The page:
US ‘remains concerned’ about Iranian activities in other countries
RIYADH // The United States remains concerned about Iranian activities in other countries, secretary of state John Kerry said on Saturday as he sought to reassure Arab Gulf allies over the lifting of economic sanctions against Iran.
Mr Kerry highlighted Iran’s “support for terrorist groups like Hizbollah” after meeting his Saudi counterpart Adel Al Jubeir and other GCC foreign ministers in Riyadh, including the UAE’s Sheikh Abdullah bin Zayed.
Saudi Arabia and its Gulf neighbours perceive a lack of US engagement in the region, particularly in the face of what they see as Iran’s “interference” in Yemen, Syria, Lebanon and elsewhere.
Those feelings crystallised with the historic international deal which this month lifted crippling economic sanctions on Iran in return for a scaling back of its nuclear capabilities.
Saudi Arabia and some of its allies cut diplomatic ties with Iran after protesters there burned Riyadh’s embassy in Tehran and a consulate in Mashhad city.
The violence occurred after the kingdom executed dissident Shiite cleric Nimr Al Nimr, a driving force behind anti-government protests.
Mr Al Jubeir said he did not see a “coming together” of the US and Iran.
“Overall I think the United States is very aware of the danger of Iran’s mischief and nefarious activities ... I don’t believe the United States is under any illusion as to what type of government Iran is”, Mr Al Jubeir said.
“Iran remains the world’s chief sponsor of terrorism,” he said, adding that Arab states are ready “to confront” Iran’s interference.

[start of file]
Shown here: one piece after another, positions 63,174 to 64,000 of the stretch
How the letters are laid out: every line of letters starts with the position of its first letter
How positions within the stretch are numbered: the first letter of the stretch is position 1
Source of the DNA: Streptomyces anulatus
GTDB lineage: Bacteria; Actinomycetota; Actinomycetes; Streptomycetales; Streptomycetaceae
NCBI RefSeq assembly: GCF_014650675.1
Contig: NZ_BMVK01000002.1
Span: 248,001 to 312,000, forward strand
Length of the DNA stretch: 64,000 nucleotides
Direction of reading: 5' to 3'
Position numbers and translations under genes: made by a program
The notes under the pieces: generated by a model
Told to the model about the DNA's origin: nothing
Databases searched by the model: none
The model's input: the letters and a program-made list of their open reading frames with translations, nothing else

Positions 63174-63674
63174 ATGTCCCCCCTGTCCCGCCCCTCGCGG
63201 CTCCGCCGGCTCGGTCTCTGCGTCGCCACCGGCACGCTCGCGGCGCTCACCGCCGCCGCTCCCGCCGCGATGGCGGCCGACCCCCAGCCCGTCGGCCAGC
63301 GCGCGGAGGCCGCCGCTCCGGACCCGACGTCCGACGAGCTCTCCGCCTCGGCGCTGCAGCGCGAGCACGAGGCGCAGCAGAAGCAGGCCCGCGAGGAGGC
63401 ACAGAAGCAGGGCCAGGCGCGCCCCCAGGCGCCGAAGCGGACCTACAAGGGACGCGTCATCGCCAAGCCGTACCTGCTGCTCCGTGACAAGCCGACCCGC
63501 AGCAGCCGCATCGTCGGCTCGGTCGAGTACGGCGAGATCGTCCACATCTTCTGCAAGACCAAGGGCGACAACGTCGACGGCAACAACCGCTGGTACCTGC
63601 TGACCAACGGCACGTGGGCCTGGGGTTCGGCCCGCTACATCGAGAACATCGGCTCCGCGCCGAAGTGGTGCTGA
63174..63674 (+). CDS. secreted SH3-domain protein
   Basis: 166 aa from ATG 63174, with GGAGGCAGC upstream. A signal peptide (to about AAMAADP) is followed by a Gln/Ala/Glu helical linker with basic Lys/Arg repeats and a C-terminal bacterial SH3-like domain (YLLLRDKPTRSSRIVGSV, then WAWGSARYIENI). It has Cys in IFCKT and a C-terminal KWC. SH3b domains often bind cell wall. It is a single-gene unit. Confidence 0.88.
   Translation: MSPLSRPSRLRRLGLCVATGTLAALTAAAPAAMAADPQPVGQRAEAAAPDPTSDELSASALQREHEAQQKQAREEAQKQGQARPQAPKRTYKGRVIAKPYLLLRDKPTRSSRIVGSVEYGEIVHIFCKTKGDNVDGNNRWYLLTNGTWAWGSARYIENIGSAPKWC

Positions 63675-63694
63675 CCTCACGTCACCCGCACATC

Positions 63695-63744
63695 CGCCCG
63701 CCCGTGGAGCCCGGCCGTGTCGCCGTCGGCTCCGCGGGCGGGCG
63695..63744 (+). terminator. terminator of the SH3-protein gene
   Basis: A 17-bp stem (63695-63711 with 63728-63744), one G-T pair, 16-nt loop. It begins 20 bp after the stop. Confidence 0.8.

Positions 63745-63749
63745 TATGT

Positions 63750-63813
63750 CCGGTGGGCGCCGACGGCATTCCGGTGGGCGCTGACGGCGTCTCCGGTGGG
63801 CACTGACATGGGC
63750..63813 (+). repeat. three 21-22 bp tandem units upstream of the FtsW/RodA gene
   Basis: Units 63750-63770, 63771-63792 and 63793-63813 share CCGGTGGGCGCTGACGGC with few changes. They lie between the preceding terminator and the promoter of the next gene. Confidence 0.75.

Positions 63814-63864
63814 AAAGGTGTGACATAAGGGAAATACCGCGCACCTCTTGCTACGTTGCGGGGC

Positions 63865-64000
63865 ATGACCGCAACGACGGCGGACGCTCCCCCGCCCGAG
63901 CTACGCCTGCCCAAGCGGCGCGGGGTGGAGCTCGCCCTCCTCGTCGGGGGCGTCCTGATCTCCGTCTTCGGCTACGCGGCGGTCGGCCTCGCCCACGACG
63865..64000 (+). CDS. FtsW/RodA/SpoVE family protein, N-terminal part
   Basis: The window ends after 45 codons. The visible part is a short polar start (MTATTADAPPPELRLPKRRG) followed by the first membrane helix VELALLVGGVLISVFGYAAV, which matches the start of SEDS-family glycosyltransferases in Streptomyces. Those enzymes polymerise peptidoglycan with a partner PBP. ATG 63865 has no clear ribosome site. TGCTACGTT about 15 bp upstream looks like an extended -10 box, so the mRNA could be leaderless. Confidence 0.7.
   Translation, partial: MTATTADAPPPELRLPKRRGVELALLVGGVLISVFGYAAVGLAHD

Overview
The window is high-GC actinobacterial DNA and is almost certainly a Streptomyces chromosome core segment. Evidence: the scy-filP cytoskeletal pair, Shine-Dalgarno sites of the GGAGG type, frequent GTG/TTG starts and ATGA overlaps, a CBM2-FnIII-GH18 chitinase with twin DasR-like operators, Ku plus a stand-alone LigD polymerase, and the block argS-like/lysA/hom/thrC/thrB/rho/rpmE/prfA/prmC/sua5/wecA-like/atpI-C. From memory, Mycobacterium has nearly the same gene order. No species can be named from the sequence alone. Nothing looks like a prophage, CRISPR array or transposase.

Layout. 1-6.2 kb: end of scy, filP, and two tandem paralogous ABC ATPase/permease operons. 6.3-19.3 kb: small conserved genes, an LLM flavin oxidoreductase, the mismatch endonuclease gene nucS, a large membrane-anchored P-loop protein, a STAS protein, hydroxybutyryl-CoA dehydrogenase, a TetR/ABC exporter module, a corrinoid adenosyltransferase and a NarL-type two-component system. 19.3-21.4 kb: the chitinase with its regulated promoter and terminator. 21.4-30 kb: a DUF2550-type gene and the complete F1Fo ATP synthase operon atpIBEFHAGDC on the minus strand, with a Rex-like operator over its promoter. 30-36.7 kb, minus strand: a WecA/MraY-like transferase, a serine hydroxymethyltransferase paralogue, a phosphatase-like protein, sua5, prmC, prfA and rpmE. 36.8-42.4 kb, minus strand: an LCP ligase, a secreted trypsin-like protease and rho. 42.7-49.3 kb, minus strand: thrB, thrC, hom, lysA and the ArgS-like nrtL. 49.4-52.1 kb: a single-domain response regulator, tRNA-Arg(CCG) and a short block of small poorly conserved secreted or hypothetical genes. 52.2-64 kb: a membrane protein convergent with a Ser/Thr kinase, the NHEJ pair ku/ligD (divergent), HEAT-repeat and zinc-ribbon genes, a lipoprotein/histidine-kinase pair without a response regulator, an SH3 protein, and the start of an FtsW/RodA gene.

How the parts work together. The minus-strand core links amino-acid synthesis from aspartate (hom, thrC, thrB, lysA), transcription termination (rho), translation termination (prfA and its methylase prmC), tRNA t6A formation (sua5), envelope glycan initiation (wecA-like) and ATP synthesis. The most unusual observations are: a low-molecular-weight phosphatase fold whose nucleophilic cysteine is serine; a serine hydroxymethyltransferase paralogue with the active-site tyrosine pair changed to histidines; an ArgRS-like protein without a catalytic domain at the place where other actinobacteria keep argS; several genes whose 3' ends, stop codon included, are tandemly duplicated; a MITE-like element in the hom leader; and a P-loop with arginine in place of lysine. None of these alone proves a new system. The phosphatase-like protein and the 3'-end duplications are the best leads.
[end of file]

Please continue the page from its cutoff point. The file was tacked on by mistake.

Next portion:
A senior State Department official earlier told journalists that the US understands Saudi anger over the embassy attack but “lessening tensions is an important objective”.
Iran’s supreme leader Ayatollah Ali Khamenei on Wednesday said violence against the Saudi embassy was wrong, and against Islam.
Mr Kerry later met with King Salman and the monarch’s son, Deputy Crown Prince Mohammed bin Salman, who is also the defence minister.
He was also to hold talks with Riad Hijab, Riyadh-based general coordinator of Syria’s largest opposition coalition.
UN-brokered peace talks are targeted for Monday in Geneva but there is disagreement, including from Moscow, over opposition representation.
“We are confident that with good initiative in the next day or so those talks can get going,” Mr Kerry said.
On Saturday he and his Russian counterpart Sergei Lavrov discussed by telephone the make-up of the opposition side.
“Particular attention was given to the need to form a genuinely representative opposition delegation,” a Russian foreign ministry statement said.
Mr Kerry said the Syria Support Group will meet “very shortly” after the first round of Syria talks “because we want to keep the process moving”.
The group has devised a plan for a political transition aimed at ending the nearly five-year war in Syria that has killed more than 260,000 people and displaced millions.
It includes Saudi Arabia, the United States and other countries who say President Bashar Al Assad can have no role in Syria’s future, and Mr Al Assad’s allies Iran and Moscow.
Mr Kerry spoke of the “urgency” of ending the conflict but said there are no illusions that there are still “obstacles” to finding a political settlement in Syria.
Saudi Arabia and Iran back opposite sides in the Syria and Yemen wars.
A Saudi-led military coalition since March has been supporting local forces and the internationally recognised government against Iran-backed Houthi Shiite rebels.
“We have made it clear that we stand with our friends in Saudi Arabia,” on Yemen and the threat from violent Sunni extremism, said Mr Kerry, who travels Sunday to Laos in South-east Asia.
Updated: January 24, 2016 04:00 AM